© ICS / International Service / Nick Adatsi
Richard was helping teach visually impaired adults play goalball

On ICS, we were helping groups of visually impaired adults who’d already played goalball to play better. We were also teaching young sighted students how to play the sport as a means of helping them learn about disability. By the end of our orientation, we’d decided our plan was to train three teams to be good enough to play against Ghana’s national goalball team. 

Because I’m obviously visually impaired, I had many conversations with people where they’d ask about my disability and were surprised about how well I moved around. I can walk through rooms without knocking over tables and chairs. That’s normal to me, but when I got asked how I was able to do that, I’d explain that in the UK, I have to act like that – with confidence – or I’d never be able to do anything or go anywhere.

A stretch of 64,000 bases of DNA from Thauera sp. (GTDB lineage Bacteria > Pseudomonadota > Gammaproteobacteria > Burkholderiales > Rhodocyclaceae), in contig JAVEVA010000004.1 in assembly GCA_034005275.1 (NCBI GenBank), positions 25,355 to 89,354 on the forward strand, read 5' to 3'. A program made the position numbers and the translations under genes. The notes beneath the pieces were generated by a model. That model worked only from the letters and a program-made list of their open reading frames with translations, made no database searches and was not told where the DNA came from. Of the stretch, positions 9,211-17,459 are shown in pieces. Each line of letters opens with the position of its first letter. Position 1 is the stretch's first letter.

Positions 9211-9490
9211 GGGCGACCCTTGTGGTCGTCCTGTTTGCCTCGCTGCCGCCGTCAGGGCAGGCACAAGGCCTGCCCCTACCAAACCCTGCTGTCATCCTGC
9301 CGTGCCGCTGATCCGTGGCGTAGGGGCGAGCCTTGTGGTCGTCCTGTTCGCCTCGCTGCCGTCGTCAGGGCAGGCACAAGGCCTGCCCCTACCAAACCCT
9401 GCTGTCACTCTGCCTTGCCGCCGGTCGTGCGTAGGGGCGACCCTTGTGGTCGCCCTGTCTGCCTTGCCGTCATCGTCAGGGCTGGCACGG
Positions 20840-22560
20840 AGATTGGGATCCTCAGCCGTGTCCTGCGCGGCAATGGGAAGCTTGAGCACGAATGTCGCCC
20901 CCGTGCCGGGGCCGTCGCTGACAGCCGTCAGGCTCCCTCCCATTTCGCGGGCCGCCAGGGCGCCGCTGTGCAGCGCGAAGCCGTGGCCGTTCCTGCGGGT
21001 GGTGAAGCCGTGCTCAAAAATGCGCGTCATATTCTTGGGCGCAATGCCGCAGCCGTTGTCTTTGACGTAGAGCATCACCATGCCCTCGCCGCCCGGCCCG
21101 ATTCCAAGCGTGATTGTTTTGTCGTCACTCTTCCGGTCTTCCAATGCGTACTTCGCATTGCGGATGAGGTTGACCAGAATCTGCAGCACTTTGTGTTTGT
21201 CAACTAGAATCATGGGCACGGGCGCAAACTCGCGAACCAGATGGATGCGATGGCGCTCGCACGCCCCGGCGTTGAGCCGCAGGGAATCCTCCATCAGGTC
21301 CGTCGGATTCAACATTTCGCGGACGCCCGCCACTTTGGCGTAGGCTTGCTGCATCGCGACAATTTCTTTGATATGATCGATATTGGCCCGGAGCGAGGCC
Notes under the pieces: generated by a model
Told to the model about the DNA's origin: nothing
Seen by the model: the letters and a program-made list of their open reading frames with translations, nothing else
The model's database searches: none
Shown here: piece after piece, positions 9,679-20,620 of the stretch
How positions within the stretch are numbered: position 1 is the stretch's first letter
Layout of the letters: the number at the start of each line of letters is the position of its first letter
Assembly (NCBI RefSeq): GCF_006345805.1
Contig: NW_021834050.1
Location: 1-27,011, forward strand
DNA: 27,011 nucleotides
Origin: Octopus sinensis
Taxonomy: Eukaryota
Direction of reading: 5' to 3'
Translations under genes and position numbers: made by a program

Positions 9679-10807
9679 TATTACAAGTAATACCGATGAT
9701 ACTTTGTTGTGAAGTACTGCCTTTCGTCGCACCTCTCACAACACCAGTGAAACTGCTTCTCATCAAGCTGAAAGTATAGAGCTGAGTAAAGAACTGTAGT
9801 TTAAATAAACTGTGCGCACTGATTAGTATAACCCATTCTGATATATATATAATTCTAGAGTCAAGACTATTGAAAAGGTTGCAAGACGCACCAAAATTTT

It was those conversations that were the ones that mattered.

Sometimes stigma isn’t always obvious. What I saw from the blind community in Ghana is that their English is worse than sighted students of the same age. They’re not told ‘you can’t do this’, but they’re just not pushed to achieve because they’re not a priority. These subtle symptoms of them being shunned in schools have a huge impact on their lives.

I knew who I was as a person before I went out, and I still know who I am as a person. But ICS has given me memories which I can draw on in the future.

Volunteers ended up playing - and beating - Ghana's national goalball team
© ICS / International Service / Nick Adatsi
Volunteers ended up playing - and beating - Ghana's national goalball team

Patience’s story

"Where I live, the trauma visually impaired people go through is immense"
© ICS / International Service / Nick Adatsi
"Where I live, the trauma visually impaired people go through is immense"

Patience Bamelikuu, 26, from Ghana, had never played the Paralympic sport of goalball before her International Service ICS placement. What she didn’t realise was how much the sport would change her attitudes towards disability.